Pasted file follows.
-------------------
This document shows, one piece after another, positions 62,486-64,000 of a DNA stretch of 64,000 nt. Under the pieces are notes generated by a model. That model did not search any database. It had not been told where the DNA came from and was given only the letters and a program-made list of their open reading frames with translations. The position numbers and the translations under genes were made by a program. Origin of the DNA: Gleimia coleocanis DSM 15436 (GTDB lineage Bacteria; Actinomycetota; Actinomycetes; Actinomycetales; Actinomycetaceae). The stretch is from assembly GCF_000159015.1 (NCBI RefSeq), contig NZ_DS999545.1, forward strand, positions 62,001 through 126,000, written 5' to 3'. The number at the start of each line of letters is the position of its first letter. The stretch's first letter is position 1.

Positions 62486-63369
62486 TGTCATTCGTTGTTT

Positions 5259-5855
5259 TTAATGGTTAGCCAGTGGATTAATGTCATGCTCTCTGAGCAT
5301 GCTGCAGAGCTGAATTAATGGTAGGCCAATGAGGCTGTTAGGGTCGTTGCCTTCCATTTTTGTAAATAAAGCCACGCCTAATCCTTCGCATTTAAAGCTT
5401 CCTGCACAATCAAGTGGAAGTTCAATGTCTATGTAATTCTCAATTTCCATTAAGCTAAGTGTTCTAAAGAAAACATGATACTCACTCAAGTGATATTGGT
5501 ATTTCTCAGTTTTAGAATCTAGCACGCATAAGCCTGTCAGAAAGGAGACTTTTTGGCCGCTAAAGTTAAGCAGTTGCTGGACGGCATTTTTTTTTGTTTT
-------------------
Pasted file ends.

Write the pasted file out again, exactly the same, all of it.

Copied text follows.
This document shows, one piece after another, positions 62,486-64,000 of a DNA stretch of 64,000 nt. Under the pieces are notes generated by a model. That model did not search any database. It had not been told where the DNA came from and was given only the letters and a program-made list of their open reading frames with translations. The position numbers and the translations under genes were made by a program. Origin of the DNA: Gleimia coleocanis DSM 15436 (GTDB lineage Bacteria; Actinomycetota; Actinomycetes; Actinomycetales; Actinomycetaceae). The stretch is from assembly GCF_000159015.1 (NCBI RefSeq), contig NZ_DS999545.1, forward strand, positions 62,001 through 126,000, written 5' to 3'. The number at the start of each line of letters is the position of its first letter. The stretch's first letter is position 1.

Positions 62486-63369
62486 TGTCATTCGTTGTTT

Positions 5259-5855
5259 TTAATGGTTAGCCAGTGGATTAATGTCATGCTCTCTGAGCAT
5301 GCTGCAGAGCTGAATTAATGGTAGGCCAATGAGGCTGTTAGGGTCGTTGCCTTCCATTTTTGTAAATAAAGCCACGCCTAATCCTTCGCATTTAAAGCTT
5401 CCTGCACAATCAAGTGGAAGTTCAATGTCTATGTAATTCTCAATTTCCATTAAGCTAAGTGTTCTAAAGAAAACATGATACTCACTCAAGTGATATTGGT
5501 ATTTCTCAGTTTTAGAATCTAGCACGCATAAGCCTGTCAGAAAGGAGACTTTTTGGCCGCTAAAGTTAAGCAGTTGCTGGACGGCATTTTTTTTTGTTTT